Families still shaken up by roof collapse at Florence apartment complex

Families still shaken up by roof collapse at Florence apartment complex

FLORENCE COUNTY, SC (WMBF) - Help was in the Pee Dee Tuesday, as volunteers with the American Red Cross offered relief by going over a recovery plan for those who were forced out of their homes after heavy rain caused a roof to collapse at a Florence apartment complex.

A shelter was set up at the St. Luke's Lutheran Church in Florence to help the dozens impacted by the collapse. Red Cross volunteers were providing financial assistance for food, clothing, future housing and personal hygiene items.

When those impacted by the roof collapse came in, a case worker asked them how much it affected them and their home.

Then, they asked what, specifically, they need help with, whether it be replacing specific items in the homes that were damaged, or needing a different place to stay.

If it's the latter, volunteers with the American Red Cross will help them find another apartment and even pay the deposit and first month's rent to get the person or their families back on their feet.

The roof collapse at the MayFare Apartments in Florence on Monday is an example of how residents need to be prepared in case something like this happens were to happen to them.

That's what volunteers with the American Red Cross are trying to stress to the 42 families who were displaced.

A few people who visited the shelter for assistance Tuesday, overall, were all still shaken up by the situation, but more frustrated. They said the roof hasn't been fixed since Hurricane Matthew.

Some say when it rains, the roof leaks in their apartment while others are experiencing mold.

Now, with this current situation, they want answers, such as if they'll get their deposit back and how fast management plans to repair the roof.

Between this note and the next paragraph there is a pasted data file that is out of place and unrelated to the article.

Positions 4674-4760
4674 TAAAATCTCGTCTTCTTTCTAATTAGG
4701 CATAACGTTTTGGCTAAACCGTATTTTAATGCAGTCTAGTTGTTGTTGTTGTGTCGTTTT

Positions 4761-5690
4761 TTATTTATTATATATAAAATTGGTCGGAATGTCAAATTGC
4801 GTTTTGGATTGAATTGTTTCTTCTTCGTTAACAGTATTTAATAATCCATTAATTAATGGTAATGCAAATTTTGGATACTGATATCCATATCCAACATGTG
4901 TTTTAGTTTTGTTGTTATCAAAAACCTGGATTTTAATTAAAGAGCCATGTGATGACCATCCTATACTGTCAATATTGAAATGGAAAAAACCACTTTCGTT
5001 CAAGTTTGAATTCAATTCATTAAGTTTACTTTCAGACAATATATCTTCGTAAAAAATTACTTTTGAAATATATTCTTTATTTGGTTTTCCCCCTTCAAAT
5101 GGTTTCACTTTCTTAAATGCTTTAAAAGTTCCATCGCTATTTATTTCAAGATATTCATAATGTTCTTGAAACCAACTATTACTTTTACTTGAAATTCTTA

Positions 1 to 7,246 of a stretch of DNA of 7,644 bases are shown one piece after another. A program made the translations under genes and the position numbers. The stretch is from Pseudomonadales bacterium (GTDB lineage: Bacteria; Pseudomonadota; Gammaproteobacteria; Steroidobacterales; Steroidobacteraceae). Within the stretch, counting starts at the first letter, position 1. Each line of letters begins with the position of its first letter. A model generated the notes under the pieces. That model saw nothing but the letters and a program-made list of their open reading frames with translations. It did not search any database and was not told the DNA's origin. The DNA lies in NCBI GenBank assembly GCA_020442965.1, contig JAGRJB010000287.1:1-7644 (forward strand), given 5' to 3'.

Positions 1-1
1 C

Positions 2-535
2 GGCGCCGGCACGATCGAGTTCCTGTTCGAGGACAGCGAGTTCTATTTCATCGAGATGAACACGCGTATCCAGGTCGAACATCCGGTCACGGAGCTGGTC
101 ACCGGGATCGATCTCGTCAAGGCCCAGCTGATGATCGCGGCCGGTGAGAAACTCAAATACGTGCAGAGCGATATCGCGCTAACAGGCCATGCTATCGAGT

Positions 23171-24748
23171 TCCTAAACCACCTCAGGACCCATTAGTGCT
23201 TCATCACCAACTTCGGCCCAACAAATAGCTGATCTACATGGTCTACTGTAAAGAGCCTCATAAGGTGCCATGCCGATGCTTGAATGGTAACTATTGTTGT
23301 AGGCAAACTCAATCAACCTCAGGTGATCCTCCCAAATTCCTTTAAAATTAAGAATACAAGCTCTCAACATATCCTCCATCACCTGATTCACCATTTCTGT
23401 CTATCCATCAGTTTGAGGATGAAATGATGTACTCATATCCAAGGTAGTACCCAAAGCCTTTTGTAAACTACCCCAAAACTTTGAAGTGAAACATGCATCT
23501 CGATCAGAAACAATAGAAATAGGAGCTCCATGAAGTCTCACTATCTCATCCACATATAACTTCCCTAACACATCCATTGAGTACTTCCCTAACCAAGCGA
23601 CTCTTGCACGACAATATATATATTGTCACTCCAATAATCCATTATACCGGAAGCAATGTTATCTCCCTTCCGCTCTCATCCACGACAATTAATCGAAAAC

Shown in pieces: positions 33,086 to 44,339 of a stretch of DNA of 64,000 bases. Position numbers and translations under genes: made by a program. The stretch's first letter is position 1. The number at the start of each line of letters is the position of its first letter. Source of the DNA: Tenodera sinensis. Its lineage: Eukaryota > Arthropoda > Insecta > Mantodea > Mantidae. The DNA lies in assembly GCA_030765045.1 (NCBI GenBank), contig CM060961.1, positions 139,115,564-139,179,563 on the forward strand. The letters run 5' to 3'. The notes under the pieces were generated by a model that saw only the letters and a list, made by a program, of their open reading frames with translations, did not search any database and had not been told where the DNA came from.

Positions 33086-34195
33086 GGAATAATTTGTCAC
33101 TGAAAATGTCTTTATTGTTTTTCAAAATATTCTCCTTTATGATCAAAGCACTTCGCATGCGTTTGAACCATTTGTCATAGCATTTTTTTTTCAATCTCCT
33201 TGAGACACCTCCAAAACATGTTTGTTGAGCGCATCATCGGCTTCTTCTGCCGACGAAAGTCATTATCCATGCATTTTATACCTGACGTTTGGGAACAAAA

In the meantime, Red Cross staff are telling people who come in for assistance to know before moving into a neighborhood or apartment complex if there have been emergencies or disasters that have happened before, and how fast it was taken care of.

They're explaining how it's important for families to have a plan and have practiced it.

Volunteers also stress that an emergency kit should be somewhere in the home and at least one person in the household should be trained on how to do CPR.

"Have your insurance papers available, have food and water and stuff like that for three or four days if you need to go to a hotel or come to a shelter," said Lou Palm, disaster manager for the American Red Cross' eastern chapter. "Just be prepared. We see a lot damage in Florence County and the rest of Horry and the Pee Dee area from deferred maintenance and that's what's causes a lot of issues."
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[endif]The shelter at the St. Luke's Lutheran Church does not have a set time it's going to close. The Red Cross plans to keep it open until all 42 families have a plan or place to stay.

WMBF News reached out to management at the MayFare Apartment complex to see what plans are in place to get the roof fixed and people back into their homes, but did not get a response.

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